I negotiated with the tenant every 2 yrs and eventually got the rent to £11.50 a week by 2003. ( If the tenant agrees in writing there is no need to apply to the rent tribunal- just register the agreed new rent with them ).
Eventually the tenant died after 50 yrs as a tenant.When I inspected the property with his daughter,I found the house was in very poor condition.It cost £50K to ( including more roof repairs).Everything except the walls were replaced repair, even the floor had to be dug up.The house was 200 yrs old
The daughter and son had the right to succeed the tenancy( but only if either of them had been living in the property with their father for 2 yrs before the death, which they had not done).
I sold it in 2005 for £193K.!! One of the best deals in my life.

I suggest you visit Shelter housing and homeless charity website, which explains everything you can and cannot do, with a regulated tenancy.

Mark Alexander

20:49 PM, 12th September 2013
About 5 years ago

I did, but I hedged my bets slightly by saying "we live in hope". All that said, I stand by the advice offered by myself and the surveyor to seek specialist legal advice.

Maybe Justin Selig could help? See the member profile search under the members tab at the top of this page. Also try Tessa's Shepperson.

David Sweeney

21:26 PM, 12th September 2013
About 5 years ago

Reply to the comment left by "Mark Alexander" at "12/09/2013 - 20:49":

Mark - can you contact Tony and get him to clarify if this was a 'lease' or a 'tenancy'?

Also, if the latter - do we have a date?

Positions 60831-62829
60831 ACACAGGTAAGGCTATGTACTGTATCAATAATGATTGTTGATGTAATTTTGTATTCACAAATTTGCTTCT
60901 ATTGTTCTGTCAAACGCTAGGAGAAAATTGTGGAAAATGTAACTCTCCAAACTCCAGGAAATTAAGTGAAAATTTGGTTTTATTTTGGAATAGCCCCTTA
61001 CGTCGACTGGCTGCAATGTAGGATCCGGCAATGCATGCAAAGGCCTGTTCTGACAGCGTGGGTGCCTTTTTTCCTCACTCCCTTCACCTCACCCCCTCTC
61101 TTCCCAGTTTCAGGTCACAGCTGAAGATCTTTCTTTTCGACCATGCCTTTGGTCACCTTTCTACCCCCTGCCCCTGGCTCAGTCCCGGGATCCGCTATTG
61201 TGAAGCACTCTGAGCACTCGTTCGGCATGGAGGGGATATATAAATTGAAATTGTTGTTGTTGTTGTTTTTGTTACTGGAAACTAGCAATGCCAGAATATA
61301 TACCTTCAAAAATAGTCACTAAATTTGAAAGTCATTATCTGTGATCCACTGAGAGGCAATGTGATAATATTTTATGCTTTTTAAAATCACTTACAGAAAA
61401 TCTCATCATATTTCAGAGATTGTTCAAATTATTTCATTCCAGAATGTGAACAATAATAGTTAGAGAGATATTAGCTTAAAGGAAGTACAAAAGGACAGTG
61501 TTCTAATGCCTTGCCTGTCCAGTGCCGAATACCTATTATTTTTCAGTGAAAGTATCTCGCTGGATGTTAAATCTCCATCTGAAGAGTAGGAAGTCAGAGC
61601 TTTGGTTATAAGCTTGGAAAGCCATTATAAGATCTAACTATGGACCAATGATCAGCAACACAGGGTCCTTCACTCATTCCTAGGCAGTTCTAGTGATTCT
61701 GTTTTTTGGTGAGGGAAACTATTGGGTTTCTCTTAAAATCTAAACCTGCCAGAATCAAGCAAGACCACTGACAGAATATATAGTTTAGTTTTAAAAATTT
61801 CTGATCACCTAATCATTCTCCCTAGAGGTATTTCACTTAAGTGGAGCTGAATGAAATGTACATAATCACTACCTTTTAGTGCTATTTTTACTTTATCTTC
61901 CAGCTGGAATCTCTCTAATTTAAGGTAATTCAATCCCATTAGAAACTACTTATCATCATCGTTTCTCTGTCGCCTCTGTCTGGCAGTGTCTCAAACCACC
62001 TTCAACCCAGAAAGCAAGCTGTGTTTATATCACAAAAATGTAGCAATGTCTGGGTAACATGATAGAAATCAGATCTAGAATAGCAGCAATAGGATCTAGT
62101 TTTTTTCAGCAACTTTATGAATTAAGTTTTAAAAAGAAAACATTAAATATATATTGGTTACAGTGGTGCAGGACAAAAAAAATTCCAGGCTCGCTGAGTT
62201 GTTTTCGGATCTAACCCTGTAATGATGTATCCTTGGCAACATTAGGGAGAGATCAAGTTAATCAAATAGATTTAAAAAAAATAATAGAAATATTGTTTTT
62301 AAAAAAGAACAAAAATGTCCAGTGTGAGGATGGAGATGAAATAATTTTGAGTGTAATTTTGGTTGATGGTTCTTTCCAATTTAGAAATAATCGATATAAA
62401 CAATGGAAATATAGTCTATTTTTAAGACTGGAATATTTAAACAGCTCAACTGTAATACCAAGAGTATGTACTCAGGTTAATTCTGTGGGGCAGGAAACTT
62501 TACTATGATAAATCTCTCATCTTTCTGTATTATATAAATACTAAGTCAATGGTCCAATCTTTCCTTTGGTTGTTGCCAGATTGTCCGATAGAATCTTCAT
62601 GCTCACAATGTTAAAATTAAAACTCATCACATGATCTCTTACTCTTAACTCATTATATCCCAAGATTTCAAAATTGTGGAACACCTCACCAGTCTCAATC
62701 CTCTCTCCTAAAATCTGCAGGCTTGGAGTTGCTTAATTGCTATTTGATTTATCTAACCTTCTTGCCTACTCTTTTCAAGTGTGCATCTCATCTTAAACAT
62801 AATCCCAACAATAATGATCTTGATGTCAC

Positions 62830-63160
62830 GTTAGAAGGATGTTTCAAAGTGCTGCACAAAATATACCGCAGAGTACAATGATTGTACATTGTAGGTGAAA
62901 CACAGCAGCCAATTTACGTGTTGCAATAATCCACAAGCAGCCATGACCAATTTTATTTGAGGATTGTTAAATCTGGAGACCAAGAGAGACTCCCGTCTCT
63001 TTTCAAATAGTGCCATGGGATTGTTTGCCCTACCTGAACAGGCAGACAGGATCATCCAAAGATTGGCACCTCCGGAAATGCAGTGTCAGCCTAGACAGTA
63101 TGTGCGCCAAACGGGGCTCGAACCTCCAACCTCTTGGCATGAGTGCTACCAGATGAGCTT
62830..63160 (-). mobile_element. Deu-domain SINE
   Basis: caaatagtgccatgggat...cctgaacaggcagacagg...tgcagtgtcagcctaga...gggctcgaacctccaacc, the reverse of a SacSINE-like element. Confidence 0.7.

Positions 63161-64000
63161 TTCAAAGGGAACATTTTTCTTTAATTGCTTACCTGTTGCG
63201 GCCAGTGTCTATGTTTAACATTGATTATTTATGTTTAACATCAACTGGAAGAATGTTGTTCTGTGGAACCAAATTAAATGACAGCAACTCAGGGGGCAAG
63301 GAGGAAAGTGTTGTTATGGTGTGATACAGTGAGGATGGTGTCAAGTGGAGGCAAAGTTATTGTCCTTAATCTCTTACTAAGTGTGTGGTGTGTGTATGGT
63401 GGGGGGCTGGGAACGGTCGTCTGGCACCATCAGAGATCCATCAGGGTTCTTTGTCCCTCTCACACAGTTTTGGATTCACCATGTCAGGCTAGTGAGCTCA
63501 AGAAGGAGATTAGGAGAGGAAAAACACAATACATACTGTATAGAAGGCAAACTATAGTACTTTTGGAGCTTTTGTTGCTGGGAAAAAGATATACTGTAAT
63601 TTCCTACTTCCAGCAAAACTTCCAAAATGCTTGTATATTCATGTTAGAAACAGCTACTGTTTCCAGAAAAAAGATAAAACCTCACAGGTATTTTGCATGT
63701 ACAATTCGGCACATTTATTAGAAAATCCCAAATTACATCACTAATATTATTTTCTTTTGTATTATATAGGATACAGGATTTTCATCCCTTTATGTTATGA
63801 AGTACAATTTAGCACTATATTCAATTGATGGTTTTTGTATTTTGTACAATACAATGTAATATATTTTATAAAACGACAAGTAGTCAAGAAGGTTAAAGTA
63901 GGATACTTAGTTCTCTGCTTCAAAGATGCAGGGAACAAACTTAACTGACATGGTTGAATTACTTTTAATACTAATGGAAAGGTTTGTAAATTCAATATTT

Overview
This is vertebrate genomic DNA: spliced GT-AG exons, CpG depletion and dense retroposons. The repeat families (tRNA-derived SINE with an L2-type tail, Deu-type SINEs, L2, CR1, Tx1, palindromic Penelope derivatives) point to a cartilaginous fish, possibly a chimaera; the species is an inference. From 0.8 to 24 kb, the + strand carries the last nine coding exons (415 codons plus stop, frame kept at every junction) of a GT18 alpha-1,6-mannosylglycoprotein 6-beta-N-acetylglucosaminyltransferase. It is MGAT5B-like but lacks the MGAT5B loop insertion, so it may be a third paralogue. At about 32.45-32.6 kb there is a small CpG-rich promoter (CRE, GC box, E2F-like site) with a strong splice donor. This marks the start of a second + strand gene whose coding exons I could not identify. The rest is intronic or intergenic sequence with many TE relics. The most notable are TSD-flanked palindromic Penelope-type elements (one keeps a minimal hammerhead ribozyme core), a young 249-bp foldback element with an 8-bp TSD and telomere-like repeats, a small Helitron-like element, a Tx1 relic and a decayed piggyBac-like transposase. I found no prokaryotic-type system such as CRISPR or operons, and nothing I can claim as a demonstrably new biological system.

Mark Alexander

21:30 PM, 12th September 2013
About 5 years ago

Hi Dave

Tony is signed up to receive updates. If he's not responded by the morning I will give him a call, fortunately he gave me his number but its s bit late to ring him now.

Roger Hardwick

9:13 AM, 13th September 2013
About 5 years ago

Hi Tony,

There may be a number of solutions to your problem, which will all depend on the terms of the lease.

You need to check whether the lease contains (i) a right to enter the property and carry out an inspection (ans the right to recover the cost of that inspection); (ii) the right to serve a notice on the leaseholder requiring them to put the property back into a reasonable state of repair & condition once the inspection has been carried out; and (iii) the right to carry out the work yourself if the leaseholder continues to be in breach. These rights are usually contained in one clause, known sometimes as a "Jervis v Harris" clause.

I would also expect to see a right to re-enter/forfeit in the event of a breach.

Assuming you benefit from all of the above, I would recommend sending a surveyor in to inspect the property and draw up a schedule of dilapidations, together with a list of required works and estimated costs. That should be followed by a notice, requiring the leaseholder to carry out that work. If the leaseholder continues to fail to comply; either carry out the work yourself and charge it back tot he leaseholder (if you have the power and they have the finances) or apply to the First tier Tribunal (Property Chamber) for a determination that a breach has occurred, pursuant to section 168(4) of the Commonhold and Leasehold Reform Act 2002; as a precursor to a notice before forfeiture and (ultimately, if they continue to fail to comply) and application to Court for possession.

It is very unlikely that you will actually get possession, as the leaseholder can always apply for relief, but relief will be granted on the condition that the property is put back into a reasonable state of repair, and that your costs are paid.

Kind regards,

Roger